In Brief Praise Of Your Crappy Underwear
I have a drawer full of underwear that probably shouldn’t see the light of day. There are ancient relics in there from college, stretched out, saggy bags of faded cotton that do little more than assure me I’m not completely bare down there. There’s a clutch of underwear reserved for the great blood moon, set aside mostly to wear during my lady time, but grabbed more often than not when I want to just cover my vagina with some cloth and go about my day.
There’s a corner of optimistically lacy briefs, purchased on sale at a Nordstrom Rack many years ago, and slipped on for those occasion when I want to present myself as the kind of person who always wears the good shit. They pinch at the waist and leave deep grooves in my flesh. They are the least worn, the ones always left at the bottom of the drawer. I’ve given up on maintaining the illusion that underneath my clothes lies underpants that are in decent shape.
Underwear is important — I am a huge supporter of underwear! — but I refuse to be ashamed about not really caring what mine looks like. This is less a calculated act of not giving a fuck, like the granny panty defenders in last month’s New York Times Style section piece, and more about literally not actually caring. It’s not seeing the point of discussing the pros and cons of sacrificing comfort for “style” when it comes to covering my vagina.
Speaking from personal experience, walking through the day worrying about my underwear, feeling it dig into my flesh, removing it from places it does not belong, is a nightmare. Underwear should be something you don’t even think about, and the sexiest, skimpiest, tiniest things are, generally speaking, not comfortable. And you know what? Being comfortable looks good because it feels good. This isn’t a trend, it’s just facts. If you can leave the house in the morning knowing that the clothes you’ve put on your body are going to stay on your body, in the way you want them to, you can live your life with one less thing to worry about. In that sense, there is a certain power in wearing shitty underwear. The stretched out waistbands feel good on your body. The shitty underwear is the underwear you’re most reluctant to give up. So why do it?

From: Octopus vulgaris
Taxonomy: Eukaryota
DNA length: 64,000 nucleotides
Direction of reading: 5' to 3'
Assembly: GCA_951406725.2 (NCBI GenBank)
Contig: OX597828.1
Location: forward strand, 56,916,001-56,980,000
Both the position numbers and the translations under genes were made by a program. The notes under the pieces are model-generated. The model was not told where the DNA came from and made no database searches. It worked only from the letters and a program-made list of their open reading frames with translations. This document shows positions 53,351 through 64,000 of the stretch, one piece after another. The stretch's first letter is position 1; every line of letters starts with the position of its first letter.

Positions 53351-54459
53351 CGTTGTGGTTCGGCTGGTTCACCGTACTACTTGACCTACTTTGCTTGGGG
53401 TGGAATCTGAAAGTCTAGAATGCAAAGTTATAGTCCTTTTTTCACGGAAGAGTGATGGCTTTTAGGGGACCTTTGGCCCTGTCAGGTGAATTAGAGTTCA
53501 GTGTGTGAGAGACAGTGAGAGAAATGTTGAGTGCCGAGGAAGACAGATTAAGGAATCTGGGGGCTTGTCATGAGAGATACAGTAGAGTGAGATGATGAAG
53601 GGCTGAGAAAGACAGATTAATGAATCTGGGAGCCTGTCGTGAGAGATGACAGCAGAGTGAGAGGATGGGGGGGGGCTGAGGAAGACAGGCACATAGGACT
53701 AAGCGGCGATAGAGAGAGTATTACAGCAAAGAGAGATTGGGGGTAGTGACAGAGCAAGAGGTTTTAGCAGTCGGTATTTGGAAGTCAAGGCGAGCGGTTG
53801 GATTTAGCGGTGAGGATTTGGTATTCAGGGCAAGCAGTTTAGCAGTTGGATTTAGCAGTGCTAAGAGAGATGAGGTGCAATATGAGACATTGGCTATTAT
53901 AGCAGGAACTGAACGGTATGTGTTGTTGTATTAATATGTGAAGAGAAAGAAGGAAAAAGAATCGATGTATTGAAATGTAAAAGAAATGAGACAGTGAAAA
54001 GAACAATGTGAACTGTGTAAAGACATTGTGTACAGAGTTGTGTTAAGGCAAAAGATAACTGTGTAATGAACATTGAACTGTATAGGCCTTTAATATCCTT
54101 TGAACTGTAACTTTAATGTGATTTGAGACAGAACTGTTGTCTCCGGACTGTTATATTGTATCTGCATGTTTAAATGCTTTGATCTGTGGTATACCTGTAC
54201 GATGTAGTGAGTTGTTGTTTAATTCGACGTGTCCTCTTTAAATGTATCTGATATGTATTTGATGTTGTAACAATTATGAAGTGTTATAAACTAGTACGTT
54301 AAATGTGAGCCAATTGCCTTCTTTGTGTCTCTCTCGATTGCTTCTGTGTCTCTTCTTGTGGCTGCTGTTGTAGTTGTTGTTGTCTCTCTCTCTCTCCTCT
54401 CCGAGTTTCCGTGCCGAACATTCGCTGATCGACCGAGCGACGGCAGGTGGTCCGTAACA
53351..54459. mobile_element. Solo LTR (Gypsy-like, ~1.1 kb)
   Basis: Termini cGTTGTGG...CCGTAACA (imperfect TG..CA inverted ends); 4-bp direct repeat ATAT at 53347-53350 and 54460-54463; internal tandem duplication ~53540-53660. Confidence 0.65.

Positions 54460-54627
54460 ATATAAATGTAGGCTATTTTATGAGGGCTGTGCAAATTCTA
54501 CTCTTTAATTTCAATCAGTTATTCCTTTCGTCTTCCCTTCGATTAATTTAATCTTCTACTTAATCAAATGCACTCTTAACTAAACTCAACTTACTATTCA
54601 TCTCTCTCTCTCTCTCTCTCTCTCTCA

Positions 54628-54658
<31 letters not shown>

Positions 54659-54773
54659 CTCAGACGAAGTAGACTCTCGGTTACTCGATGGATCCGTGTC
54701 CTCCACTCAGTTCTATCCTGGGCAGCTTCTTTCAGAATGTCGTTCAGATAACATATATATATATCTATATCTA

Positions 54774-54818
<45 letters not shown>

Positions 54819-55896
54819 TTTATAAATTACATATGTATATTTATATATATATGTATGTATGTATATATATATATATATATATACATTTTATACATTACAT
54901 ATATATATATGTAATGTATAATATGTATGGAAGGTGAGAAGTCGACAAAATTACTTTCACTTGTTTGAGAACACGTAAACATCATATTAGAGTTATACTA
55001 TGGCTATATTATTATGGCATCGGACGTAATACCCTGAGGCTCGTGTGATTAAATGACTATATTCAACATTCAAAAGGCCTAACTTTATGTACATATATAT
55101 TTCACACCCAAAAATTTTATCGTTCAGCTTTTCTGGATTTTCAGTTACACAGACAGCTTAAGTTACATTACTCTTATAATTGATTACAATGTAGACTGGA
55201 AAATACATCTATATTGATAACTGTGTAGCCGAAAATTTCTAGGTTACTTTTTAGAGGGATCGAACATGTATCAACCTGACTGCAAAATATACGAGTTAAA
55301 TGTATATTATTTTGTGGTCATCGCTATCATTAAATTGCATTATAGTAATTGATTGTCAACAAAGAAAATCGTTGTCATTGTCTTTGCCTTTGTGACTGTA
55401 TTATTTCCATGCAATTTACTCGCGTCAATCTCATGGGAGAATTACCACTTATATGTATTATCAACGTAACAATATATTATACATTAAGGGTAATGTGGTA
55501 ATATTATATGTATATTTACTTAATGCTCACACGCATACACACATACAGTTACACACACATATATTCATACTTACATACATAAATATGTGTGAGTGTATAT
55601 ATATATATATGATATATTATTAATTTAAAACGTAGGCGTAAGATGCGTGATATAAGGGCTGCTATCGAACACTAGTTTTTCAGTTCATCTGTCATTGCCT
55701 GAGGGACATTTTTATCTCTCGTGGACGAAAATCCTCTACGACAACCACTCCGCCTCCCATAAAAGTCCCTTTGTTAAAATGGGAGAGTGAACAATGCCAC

Everyone’s different in what they like. I know some women who feel their best in the kind of lacy slips of fabric that I would buy maybe once in a blue moon. Personally, I like to have the extra security of a high waist. When you’re in possession of a stomach that loudly announces itself by poking through your shirts and bubbling over the waistband of pants, nothing feels more vulnerable than underwear that sits right below that mass. My stomach is fine, but sometimes a pair of underwear that comes up and over my flesh is the one thing I need to feel secure. I’ve outgrown the 5-for $25 Victoria’s Secret deal that was my bread and butter on laundry days in college, and have discovered a new outlet. My perfect underwear, my desert island underpinnings, come three in a pack and are available at the Duane Reade down the street from my house.
They’re granny panties. There’s no way around it. High-waisted and sensible and made of a shiny polyester, I have them in white, black, bright pink and a lilac that is surprisingly pretty for something found in a drugstore next to the pantyhose and adjacent to the maxi pads. They are $10 a package, and I have just now gotten over the initial embarrassment of purchasing them alongside cat food, a new mascara and a magazine. They fulfill my needs, fit me the way I want them to fit and would not embarrass me if I were to suddenly find myself pants-less in front of a group of people. For me, they are perfect.
So, because it is “National Underwear Day,” go through your shit and clean out what makes you feel bad and keep what makes you feel good, even if that means tossing that practically unworn lace thong and keeping the cotton boy briefs with the big hole near the elastic. There are enough things to worry about in this world. Your underwear should not be one of them.